May 12, 2015 / Jeneen Interlandi | Science & Story
Jeneen Interlandi
Photographs from the Vigtelep settlement in Miskolc, Hungary, where residents are facing eviction.
May 7, 2015 / Jeneen Interlandi | Science & Story
Jeneen Interlandi
The Roma Holocaust, known as the Porajmos, claimed hundreds of thousands of lives during WWII. The atrocity against the Roma people was not formally recognized until 1982.
March 23, 2015 /
Tom Hundley, Jeneen Interlandi
Can mapping neural pathways help us make friends with our enemies?
Image by Jeneen Interlandi. Hungary, 2014.
March 21, 2015
Jeneen Interlandi
A string of courtroom victories have promised to bring an end to school segregation for Roma students. But implementing those legal decisions has proven as difficult as changing cultural attitudes.
February 25, 2015
Yana Paskova
Twenty-five years after the fall of the Berlin Wall, photojournalist Yana Paskova takes a look at the state of democracy in her home country, former Soviet satellite, Bulgaria.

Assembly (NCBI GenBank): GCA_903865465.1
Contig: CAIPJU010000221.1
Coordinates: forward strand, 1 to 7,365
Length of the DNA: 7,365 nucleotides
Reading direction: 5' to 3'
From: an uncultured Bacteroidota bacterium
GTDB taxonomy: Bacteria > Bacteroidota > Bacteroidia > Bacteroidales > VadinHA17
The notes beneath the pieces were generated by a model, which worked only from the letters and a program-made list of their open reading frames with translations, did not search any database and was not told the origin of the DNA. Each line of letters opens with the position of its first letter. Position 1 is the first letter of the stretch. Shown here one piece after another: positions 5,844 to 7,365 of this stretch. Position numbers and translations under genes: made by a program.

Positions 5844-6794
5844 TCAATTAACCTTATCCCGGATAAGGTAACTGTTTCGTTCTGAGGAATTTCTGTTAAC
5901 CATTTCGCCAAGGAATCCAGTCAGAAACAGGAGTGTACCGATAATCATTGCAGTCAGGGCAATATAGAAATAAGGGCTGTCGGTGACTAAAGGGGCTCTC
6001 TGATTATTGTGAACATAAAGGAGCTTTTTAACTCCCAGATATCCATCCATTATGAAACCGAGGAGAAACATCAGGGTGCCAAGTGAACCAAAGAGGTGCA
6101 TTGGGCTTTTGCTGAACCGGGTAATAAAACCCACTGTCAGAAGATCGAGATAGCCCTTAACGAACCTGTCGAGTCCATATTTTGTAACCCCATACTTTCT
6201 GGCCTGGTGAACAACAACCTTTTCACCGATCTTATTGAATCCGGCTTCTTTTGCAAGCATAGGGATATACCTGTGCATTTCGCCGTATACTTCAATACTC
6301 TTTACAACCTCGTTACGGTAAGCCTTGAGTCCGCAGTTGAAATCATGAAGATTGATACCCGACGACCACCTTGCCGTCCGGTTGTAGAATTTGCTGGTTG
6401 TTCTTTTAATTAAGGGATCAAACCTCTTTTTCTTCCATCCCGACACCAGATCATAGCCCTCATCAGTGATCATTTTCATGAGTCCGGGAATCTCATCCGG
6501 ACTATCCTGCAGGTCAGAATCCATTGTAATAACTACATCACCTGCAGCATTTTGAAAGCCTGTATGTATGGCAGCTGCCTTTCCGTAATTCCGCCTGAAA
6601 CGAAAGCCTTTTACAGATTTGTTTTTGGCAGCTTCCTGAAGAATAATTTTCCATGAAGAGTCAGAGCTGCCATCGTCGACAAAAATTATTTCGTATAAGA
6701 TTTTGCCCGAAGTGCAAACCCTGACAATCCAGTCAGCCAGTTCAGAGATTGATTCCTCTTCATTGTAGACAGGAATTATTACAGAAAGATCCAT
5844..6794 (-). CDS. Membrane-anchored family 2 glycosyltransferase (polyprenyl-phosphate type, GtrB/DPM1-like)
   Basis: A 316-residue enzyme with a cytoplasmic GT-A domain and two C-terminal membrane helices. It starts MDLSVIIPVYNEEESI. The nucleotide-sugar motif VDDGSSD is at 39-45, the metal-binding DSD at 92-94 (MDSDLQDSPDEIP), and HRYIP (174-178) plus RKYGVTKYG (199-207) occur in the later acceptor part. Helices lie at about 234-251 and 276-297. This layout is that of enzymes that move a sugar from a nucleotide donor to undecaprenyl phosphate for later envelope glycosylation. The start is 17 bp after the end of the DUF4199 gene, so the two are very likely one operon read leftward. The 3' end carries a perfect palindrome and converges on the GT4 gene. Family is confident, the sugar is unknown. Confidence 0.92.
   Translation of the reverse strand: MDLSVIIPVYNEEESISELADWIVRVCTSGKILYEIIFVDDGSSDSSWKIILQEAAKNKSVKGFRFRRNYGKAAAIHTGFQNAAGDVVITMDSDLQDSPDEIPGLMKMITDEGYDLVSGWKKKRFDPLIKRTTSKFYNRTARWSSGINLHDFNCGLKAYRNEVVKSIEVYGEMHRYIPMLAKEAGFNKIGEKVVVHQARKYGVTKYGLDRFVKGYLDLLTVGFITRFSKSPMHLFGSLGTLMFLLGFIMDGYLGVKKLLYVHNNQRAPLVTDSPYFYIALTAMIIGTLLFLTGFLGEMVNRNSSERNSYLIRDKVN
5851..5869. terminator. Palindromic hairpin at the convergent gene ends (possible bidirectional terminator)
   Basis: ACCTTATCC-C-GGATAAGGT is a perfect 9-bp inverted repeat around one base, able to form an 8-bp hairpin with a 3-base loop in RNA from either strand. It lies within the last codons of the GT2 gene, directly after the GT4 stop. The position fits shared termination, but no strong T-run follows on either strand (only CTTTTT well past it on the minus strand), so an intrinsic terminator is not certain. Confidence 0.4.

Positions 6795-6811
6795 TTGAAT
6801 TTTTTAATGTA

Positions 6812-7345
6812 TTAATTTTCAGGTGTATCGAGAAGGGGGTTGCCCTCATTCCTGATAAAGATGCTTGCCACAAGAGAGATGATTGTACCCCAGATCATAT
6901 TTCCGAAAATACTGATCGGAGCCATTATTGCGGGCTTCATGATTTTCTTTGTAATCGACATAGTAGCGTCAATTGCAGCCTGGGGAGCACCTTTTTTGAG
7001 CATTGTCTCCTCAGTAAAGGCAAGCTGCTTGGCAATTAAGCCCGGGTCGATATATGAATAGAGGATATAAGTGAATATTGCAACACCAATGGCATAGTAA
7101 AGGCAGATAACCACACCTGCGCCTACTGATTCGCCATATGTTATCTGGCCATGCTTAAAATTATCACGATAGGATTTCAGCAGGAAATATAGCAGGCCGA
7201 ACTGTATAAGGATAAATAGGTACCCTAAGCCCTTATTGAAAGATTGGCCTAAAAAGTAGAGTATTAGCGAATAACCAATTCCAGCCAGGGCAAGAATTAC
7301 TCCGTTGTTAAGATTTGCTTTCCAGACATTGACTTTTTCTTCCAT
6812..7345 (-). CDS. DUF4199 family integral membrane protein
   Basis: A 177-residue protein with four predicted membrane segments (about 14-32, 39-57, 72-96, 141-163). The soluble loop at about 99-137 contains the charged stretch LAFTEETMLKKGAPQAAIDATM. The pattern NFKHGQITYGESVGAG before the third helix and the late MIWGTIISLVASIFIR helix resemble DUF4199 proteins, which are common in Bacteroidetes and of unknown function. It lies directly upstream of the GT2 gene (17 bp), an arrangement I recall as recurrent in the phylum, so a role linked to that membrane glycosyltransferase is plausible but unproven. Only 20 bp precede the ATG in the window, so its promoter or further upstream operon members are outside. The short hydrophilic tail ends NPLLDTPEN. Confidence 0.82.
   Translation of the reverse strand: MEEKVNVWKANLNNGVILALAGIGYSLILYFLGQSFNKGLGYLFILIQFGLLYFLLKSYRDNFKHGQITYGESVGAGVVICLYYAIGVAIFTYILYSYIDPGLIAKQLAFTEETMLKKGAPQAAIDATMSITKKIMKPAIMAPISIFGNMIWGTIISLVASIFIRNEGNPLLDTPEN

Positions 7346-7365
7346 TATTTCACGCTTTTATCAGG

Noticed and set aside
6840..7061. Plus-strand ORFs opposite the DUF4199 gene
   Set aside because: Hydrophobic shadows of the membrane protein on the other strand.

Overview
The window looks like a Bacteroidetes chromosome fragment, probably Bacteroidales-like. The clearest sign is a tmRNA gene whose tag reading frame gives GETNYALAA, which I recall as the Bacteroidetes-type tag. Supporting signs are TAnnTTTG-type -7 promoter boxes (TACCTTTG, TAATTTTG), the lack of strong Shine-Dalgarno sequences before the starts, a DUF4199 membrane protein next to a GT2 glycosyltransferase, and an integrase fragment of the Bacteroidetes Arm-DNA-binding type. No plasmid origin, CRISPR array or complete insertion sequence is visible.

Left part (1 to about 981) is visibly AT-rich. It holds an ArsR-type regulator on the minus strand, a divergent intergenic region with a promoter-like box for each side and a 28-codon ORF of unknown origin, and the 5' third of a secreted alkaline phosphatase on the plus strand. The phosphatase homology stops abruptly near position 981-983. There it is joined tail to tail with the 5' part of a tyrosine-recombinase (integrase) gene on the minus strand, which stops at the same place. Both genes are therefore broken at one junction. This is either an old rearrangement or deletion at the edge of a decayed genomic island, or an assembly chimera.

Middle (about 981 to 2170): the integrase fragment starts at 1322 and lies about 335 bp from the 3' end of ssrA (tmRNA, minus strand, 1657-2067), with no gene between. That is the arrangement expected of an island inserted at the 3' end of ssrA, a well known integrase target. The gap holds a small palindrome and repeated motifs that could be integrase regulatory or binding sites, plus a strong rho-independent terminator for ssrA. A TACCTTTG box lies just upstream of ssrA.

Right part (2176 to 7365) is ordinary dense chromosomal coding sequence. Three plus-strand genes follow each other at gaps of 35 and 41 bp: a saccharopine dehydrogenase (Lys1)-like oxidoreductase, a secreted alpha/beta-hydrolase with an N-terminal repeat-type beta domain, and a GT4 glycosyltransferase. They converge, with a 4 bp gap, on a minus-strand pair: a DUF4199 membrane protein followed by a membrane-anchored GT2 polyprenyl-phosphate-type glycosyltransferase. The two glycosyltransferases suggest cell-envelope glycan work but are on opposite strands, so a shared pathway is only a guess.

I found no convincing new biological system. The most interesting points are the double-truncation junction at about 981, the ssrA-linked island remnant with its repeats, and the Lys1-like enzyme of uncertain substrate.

February 25, 2015
Misha Friedman
Photographer Misha Friedman traveled to Crimea to find out how Russian annexation affected the vulnerable people there.
February 25, 2015 / Untold Stories
Holly Pickett, Joanna Kakissis
Some Syrians who came to Russia with work visas now find themselves trapped. With little chance of gaining legal status, they face exploitation from employers and police.
February 25, 2015 / WBEZ
Dimiter Kenarov
Pulitzer Center grantee Dimiter Kenarov is interviewed by WBEZ's Worldview about his project "Ukraine: Crimea under Siege."
February 25, 2015 / Untold Stories
Yana Paskova
Despite the establishment of democracy in Bulgaria, communism still lives in people's minds.
February 18, 2015 / Roads & Kingdoms
Misha Friedman
Roads and Kingdoms interviews Pulitzer Center grantee photojournalist on his project "Official Homophobia in Russia."
February 16, 2015
Tom Hundley, Dimiter Kenarov
Crimea is no longer celebrating its reunion with Russia.
February 8, 2015 / Foreign Policy
Dimiter Kenarov
No tourists, frightened Tatars, and Russians have taken all the jobs. Welcome to Crimea in winter.
January 19, 2015 / Foreign Policy
Dimiter Kenarov
Ukrainians thought that, post-Maidan, their country would start to look more like Europe. But for members of the LGBT community, things may have even gotten worse.

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